Mishi Choudhary wrote an article for the Deccan Chronicle on misinformation and fake news floating on platforms such as Facebook.
It is typical silicon speak that the world’s complicated problems can be solved by making an app or making the world more open and connected. I think Facebook is well-intentioned but is either naive about the reach of its own product or about how complicated the world is.
They have a variety of other products like Whatsapp or Instagram that are better tailored for today’s social media requirements that demand transparency and privacy.
The only business model currently the internet knows is that of advertising. They are aware that they can’t push the limits so much so as to drive their users away but they do push the envelope as far as the users will let them. You should also think of platforms differently, a Google is very different from Facebook. Also, the way a small company works is very different from a large one.
Once Facebook went public, two things happened: 1) they had to figure out mobile advertising which they did very successfully. 2) They also wanted to build a media ecology around Facebook.
They started selling profiles of people in batches, information in blocks on people with similar interests for advertisers. You could do a query on the human race and buy the ability to speak directly to them.
Traditional ethics or advertising acceptability assumed that the question was given that you are advertising to a broad swath of people, what should you be allowed to put in your ad: no false claims about health, deceptiveness or scams to gain money- so those were related to the functional content side.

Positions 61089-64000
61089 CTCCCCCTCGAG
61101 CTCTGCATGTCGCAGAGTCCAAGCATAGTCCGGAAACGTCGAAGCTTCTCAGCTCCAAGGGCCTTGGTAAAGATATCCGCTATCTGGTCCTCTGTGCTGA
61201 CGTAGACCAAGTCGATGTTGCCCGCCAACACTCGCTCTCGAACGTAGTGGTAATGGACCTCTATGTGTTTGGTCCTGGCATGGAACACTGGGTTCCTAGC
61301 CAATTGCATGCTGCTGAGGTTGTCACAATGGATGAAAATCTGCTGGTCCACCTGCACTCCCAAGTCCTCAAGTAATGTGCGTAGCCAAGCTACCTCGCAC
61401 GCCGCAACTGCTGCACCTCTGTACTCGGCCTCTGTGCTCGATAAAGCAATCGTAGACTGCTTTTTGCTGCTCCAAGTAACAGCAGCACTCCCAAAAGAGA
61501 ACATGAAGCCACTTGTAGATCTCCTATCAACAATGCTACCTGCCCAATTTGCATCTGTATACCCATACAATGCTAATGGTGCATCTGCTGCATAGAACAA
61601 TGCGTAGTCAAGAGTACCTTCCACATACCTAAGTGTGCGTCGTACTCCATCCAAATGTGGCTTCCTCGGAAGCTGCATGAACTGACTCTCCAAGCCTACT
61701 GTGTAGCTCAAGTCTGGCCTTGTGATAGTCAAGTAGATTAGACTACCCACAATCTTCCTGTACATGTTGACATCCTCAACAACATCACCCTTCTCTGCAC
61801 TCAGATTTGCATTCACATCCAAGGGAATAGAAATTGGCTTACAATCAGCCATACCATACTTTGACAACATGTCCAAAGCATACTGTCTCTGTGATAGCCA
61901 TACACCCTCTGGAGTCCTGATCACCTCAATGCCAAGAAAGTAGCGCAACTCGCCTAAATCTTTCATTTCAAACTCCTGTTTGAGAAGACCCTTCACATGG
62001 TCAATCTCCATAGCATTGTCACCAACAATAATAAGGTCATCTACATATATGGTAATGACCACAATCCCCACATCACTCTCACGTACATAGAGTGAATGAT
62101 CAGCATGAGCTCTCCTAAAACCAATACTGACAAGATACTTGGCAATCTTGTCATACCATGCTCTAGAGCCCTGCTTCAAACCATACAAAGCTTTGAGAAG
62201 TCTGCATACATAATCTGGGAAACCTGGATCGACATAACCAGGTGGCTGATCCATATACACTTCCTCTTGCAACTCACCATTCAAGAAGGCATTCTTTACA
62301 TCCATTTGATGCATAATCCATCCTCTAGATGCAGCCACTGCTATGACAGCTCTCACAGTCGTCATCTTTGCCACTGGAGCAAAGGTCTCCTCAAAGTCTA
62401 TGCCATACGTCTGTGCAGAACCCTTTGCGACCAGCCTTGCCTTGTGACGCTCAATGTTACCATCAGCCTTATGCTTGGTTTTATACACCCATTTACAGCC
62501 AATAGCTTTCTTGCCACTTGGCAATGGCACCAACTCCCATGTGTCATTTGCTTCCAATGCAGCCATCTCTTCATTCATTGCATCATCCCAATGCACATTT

When you are selling information on large batches of people with similar interests, questions as to what constitutes advertising acceptability becomes a very different question. For example, can you market directly to anti-Semites or racist people or people who have a profile of a certain kind of political outrage?
Thus the advertising business that Facebook thought they had been very successful at by slicing and dicing the population turned out to have some inherent problems. Advertising acceptability problem and propaganda problem, hate speech, national security grew out of their success of being successful targeted advertisers.
The desire to become a media company had same difficulties associated with this- the unintended social consequences in different forms of publications. The process of choosing newsfeeds in order to generate clicks to support the advertising turned out to risk a kind of editorial involvement which the protection that the law gave them as intermediaries were not going to hold up. If you want to be a media company then you can’t be a “mere” platform.
There is also the question as what amount of filters do these companies use to let in only genuine news, are they enough and are their protestations about Net addiction and efforts to curb it convincing? We as users should stop relying on the companies thereby according them more power to become arbiters of genuine and truth. We don’t rely on one newspaper or TV channel, why should one media platform decide. Why should they be the ones curating our content and feed that we consume?
Having said that, large companies do have a variety of tools and are working on others but as they are dealing with a barrage of user-generated and other material, the tools aren’t enough and human judgement at least for now seems irreplaceable.
India is no different whether it is fake news or propaganda. We need to be careful and not rely on our echo chambers or newsfeed for all the information we consume. We must be conscious of the business model of any service that we use thinking it is free. Law and authorities cannot solve every problem.
(The author is a technology lawyer and the Managing Director of Mishi Choudhary Associates)